Richmond Theatre

36 Main Street,
North Adams, MA 01247

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rsalters (Ron Salters)
rsalters (Ron Salters) on November 21, 2010 at 1:40 pm

The Richmond is listed in the 1927 Film Daily Yearbook as having 740 seats and open 6 days per week.

kencmcintyre
kencmcintyre on February 23, 2009 at 10:35 pm

Here is part of an article dated 5/31/50 from the North Adams Transcript:

The lights went out today in the Richmond theater. That motion picture house, owned and operated for the past 12 years by the Western Massachusetts Theaters corporation, will close its doors tonight and will be idle indefinitely. Francis J. Faille, chief local representative for the Western Massachusetts Theaters corporation and manager of the Paramount theater which it also operates here, said today that the theater was being closed “simply for lack of business.”

Mr. Faille said his concern hoped that a pick-up in the fall might warrant a re-opening of the house as it did once before, in 1943, when the Richmond closed during the summer season. But the future operation of the house will depend on conditions which cannot now be forecast, Mr. Faille indicated.

The Richmond Theater, built just before the turn of the century along with the Richmond hotel to which it is attached, has had a long history as a legitimate theater, a vaudeville and finally a motion picture house. Then under lease to the E.M. Loew, Inc. interests which now operate the Mohawk theater here, it was purchased in 1938 by the Western Massachusetts Theaters corporation, headed by Samuel Goldstein of Springfield, and was taken over by that corporation on July 31, 1938. For the past several years it has operated as what the industry calls a “Family theater,” showing second-run features, while the Paramount has operated on a first-run policy. And for some months past it has been on a four-day week basis, operating Thursdays through Sundays only.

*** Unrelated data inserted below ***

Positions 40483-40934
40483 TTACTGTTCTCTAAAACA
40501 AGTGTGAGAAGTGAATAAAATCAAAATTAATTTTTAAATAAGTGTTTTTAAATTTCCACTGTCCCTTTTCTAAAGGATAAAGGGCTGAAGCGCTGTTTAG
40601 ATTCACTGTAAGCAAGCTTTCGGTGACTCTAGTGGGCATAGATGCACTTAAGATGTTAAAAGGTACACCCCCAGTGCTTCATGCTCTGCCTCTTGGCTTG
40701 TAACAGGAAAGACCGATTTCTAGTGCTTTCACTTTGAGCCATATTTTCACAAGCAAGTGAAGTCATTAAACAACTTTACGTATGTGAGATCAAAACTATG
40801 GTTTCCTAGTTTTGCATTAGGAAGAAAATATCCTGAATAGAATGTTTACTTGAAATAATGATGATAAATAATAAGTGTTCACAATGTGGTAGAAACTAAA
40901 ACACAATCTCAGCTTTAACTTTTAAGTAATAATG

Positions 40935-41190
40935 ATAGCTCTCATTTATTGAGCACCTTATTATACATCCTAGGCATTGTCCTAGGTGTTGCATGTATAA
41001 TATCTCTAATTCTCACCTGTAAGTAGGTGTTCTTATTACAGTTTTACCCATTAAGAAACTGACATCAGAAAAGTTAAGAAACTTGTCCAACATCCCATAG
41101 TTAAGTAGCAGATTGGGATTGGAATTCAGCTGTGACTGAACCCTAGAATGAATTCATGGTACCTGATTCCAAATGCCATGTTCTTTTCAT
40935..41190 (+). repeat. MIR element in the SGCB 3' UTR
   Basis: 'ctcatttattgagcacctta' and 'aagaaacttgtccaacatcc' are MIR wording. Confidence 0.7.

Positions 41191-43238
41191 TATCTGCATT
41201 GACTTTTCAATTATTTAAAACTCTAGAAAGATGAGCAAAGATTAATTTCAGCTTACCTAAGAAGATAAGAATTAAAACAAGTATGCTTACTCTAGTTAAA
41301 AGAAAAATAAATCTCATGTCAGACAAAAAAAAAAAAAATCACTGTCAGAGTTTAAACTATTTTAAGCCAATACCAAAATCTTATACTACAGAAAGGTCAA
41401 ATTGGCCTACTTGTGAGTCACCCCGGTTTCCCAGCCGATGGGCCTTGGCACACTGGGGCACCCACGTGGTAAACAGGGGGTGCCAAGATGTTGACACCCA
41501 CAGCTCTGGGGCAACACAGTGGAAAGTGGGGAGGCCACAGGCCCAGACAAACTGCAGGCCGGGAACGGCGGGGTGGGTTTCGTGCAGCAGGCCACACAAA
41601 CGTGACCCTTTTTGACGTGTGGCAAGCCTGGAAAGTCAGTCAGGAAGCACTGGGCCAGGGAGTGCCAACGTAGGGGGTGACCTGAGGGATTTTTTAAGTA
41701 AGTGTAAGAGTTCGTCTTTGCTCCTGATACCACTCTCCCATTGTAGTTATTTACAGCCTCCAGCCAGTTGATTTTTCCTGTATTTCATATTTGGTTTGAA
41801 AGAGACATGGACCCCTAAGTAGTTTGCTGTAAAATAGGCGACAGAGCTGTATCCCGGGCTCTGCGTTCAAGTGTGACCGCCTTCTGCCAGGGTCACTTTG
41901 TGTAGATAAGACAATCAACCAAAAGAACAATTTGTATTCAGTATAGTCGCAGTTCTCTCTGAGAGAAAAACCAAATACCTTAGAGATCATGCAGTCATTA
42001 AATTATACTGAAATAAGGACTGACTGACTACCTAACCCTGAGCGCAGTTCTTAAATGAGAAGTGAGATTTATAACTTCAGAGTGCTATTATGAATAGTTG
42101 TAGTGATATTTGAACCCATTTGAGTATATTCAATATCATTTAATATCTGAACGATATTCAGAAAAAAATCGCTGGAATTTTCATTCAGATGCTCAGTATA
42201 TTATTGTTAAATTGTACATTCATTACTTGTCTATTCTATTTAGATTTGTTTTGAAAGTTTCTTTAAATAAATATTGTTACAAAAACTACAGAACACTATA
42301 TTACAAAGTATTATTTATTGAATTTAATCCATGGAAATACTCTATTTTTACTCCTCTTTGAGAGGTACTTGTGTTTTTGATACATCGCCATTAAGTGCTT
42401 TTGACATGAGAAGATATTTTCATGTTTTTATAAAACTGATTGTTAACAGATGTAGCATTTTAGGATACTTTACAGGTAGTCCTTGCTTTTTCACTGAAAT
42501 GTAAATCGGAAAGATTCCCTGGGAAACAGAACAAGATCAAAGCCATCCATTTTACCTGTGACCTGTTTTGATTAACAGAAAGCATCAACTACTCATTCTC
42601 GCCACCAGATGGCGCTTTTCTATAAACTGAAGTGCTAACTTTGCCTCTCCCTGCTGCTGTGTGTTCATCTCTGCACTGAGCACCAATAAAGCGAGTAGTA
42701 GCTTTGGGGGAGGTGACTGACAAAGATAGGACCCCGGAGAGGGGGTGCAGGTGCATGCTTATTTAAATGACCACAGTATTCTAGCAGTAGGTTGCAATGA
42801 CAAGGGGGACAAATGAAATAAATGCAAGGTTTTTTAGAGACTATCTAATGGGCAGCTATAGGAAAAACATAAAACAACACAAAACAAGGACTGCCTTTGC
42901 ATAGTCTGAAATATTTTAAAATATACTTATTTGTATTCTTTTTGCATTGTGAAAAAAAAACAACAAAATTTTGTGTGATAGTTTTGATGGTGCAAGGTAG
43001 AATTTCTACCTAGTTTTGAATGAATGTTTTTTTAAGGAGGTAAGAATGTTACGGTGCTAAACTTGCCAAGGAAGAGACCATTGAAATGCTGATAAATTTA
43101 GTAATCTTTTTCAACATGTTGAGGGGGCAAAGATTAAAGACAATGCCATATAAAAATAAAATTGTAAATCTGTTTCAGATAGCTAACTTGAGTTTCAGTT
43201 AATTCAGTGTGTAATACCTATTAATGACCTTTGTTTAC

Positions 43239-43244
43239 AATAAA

rsalters (Ron Salters)
rsalters (Ron Salters) on January 16, 2007 at 11:12 am

The Richmond Theatre on Main St. in North Adams was included in the MGM Theatre Photograph and Report project. There is a facade photo taken in May 1941. The entrance was in the middle of an ornate business building. The theatre had a boxy marquee with “Richmond” in huge letters on the front, with 2 lines below of white letters on a dark background. Attractions were Gary Cooper in “The Westerner” and “Slightly Honorable”. To the left of the entrance was the Hotel Richmond; to the right was a jeweler’s shop. The Report states that the Richmond had been playing MGM product for over 10 years, that it was over 15 years old; in Fair condition, and had 740 seats.